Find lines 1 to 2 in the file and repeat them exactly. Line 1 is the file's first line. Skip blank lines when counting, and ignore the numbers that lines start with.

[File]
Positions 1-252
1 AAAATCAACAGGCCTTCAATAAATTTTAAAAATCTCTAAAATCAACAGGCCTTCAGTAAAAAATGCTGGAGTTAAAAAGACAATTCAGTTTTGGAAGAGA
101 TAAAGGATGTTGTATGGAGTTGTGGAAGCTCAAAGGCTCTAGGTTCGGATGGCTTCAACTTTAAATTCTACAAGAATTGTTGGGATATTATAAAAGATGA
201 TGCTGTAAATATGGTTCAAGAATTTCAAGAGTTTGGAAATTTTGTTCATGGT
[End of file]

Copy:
Positions 1-252
1 AAAATCAACAGGCCTTCAATAAATTTTAAAAATCTCTAAAATCAACAGGCCTTCAGTAAAAAATGCTGGAGTTAAAAAGACAATTCAGTTTTGGAAGAGA